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Paul Signac’s “Vue de Saint-Tropez”

The nearing end of the 19th century is commonly seen by many as a blooming period for art. Many artists were made known by their superb technique, unique approaches, and different styles in the field of music, painting, drawing, sculpture, and architect. This period was also the beginning of a transformation of art from plain ideas into substantial, concrete products. Aside from these, different disciplines evolved and were given recognition by the society even until this day. Paul Victor Jules Signac was one of the artists during that century that gave new meanings to the art that was then common to many.

He was born in Paris and started out as a young architect, but soon turned away and became a painter. His favorite subjects were the coasts of Europe, which he personally accessed by sailing. A lot of his paintings are composed of shores, boats, ports, and seascapes he had seen and visited. One of his famous paintings is the “Vue de Saint Tropez”, a portrait showing the lovely Saint Tropez in a very soothing color palette. This was done during the year 1869. The painting consists of a foreground of a meadow with a huge tree on the very right of the canvass. There are also hints of flowers and tall grasses scattered randomly on the field.

Behind this area, which suggests a place like the top of a hill, lies a number of houses and structures with plants and trees surrounding them. There are prominent figures like tall, triangular trees that rise higher than the chimney and rooftops of the buildings. Still behind is a large body of water, covering a dense region before reaching the mountains at the very background. Clouds are also painted across the sky, varying in shape and sizes. At a viewers glance, one would feel a sense of stillness in the painting. The main reason would be because the subject itself is in a still life form when the image is captured and painted.

The very first impression would be a simple artist’s depiction and rendering of a scene he or she sees and likes. The painter, in this work, presents to the viewer his description of the place Saint Tropez. But this painting is not to be viewed as a stagnant piece, as how would a real landscape be. In a very simple sense, landscapes and seascapes are usually associated with naturalism, as the artist tries to capture the reality of an object in its natural setting. The painting shows an area copied or drawn from the outside world, not like fruits confined in a studio.

There are several elements in the painting that would give way to the real identity and purpose of the artwork. A very important characteristic of the painting is the visible brush strokes used. This is one defining element of an impressionist art. Paul Signac became a prominent figure in the impressionism movement during the 19th century. He and other fellow artists focused on painting subjects taken in their natural environment, such as the place of Saint Tropez. Also, details are not really that fine, and one would even comment that the work was rushed. Movement is also captured in the painting.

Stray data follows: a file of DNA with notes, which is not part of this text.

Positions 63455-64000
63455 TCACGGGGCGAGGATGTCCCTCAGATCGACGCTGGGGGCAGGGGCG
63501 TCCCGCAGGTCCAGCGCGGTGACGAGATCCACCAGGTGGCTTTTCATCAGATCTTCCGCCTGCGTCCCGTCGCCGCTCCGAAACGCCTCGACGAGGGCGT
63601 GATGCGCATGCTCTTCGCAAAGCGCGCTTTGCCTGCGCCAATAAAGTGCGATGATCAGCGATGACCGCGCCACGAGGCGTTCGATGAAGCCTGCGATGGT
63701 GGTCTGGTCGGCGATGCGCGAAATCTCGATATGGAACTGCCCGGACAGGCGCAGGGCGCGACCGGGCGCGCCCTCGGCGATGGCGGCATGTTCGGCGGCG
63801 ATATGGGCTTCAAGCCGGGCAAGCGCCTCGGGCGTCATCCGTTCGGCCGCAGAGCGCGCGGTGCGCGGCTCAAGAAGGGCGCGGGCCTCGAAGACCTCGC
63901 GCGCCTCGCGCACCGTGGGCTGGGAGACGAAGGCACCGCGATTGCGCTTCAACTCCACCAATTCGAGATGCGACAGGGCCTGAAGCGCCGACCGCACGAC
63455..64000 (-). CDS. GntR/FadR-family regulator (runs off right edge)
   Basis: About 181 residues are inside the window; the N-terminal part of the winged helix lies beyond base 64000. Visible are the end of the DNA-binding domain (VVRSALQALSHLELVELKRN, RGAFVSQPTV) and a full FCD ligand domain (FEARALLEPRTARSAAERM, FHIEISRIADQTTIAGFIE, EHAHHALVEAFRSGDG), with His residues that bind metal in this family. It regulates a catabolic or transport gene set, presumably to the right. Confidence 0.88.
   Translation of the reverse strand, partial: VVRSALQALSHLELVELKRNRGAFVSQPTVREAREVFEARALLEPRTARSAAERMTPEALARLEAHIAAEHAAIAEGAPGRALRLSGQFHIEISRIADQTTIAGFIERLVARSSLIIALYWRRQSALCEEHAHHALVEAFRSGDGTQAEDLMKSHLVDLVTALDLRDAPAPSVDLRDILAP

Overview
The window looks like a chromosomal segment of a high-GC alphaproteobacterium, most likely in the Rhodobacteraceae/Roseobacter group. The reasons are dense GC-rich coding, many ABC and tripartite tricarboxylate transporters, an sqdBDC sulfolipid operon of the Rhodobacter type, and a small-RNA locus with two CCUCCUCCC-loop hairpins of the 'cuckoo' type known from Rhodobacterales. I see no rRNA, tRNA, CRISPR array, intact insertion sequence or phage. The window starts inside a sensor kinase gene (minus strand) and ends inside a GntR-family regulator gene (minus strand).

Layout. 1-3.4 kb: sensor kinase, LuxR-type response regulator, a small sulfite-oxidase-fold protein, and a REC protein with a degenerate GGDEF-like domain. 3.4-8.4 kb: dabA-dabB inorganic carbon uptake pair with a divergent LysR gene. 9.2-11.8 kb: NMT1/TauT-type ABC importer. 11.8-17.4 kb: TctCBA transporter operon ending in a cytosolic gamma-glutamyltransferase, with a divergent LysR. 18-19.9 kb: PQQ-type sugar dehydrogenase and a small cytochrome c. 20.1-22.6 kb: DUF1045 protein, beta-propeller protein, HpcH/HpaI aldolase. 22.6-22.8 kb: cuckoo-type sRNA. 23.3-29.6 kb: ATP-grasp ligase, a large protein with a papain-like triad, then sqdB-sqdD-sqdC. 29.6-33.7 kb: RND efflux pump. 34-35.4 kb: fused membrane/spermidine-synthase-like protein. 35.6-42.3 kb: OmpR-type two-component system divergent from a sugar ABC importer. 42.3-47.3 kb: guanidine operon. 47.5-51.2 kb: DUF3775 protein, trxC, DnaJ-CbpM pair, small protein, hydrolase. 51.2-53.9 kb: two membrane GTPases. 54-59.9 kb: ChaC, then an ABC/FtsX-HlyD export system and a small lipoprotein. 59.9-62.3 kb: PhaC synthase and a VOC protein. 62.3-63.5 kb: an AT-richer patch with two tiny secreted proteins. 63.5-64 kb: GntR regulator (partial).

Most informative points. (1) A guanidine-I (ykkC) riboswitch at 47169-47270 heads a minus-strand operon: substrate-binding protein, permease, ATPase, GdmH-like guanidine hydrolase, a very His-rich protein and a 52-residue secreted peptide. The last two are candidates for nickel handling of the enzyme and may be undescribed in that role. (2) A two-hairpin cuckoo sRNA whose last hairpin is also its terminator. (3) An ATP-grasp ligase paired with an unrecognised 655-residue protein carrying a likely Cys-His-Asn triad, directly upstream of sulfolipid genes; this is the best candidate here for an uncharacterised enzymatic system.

When viewed and analyzed, the painting would start to suggest motion, opposing the initial idea that the landscape is stagnant. This is probably due to the thick strokes present all over the work. The flowing symbols of paint create an action that tends to make objects move. The tree’s leaves and branches effectively display swaying and falling. The clouds, too, seem to move together with the wind that causes the motion of the grasses. A closer look would expose hidden events that seem to link different subjects in the painting together in motion. Another factor that would be very impressionist-defining is the effective capture of light.

In this painting, there is a signifier for light, although the source is not explicitly drawn or painted. But it would not take an art critic to conclude that the light comes from a hidden sun. One interesting thing here is the contrasting ideas of the artist’s depiction of light. The whole land and seascapes are in full light, with little shadowing present. The large tree situated on the right suggests a sun present directly above it, probably noon time, because of the large shadow it creates just below it. The whole lighting above, however, strongly opens up a feeling of a sunset as the sky turns yellow.

There are other impressionist painters and artworks present during Signac’s time, but the “Vue de Saint Tropez” became famous because of another style Signac included in it. Claude Monet, the pioneer of impressionist painting, still used academic-style strokes and techniques in painting. Signac, aside from using these, also employed the technique of “pointillism” in his work. Pointillism can be seen as an old technique, used by Australian Aborigines in their native art. The natives use these points and dots mainly as decorations and outlines to their more concrete main subject.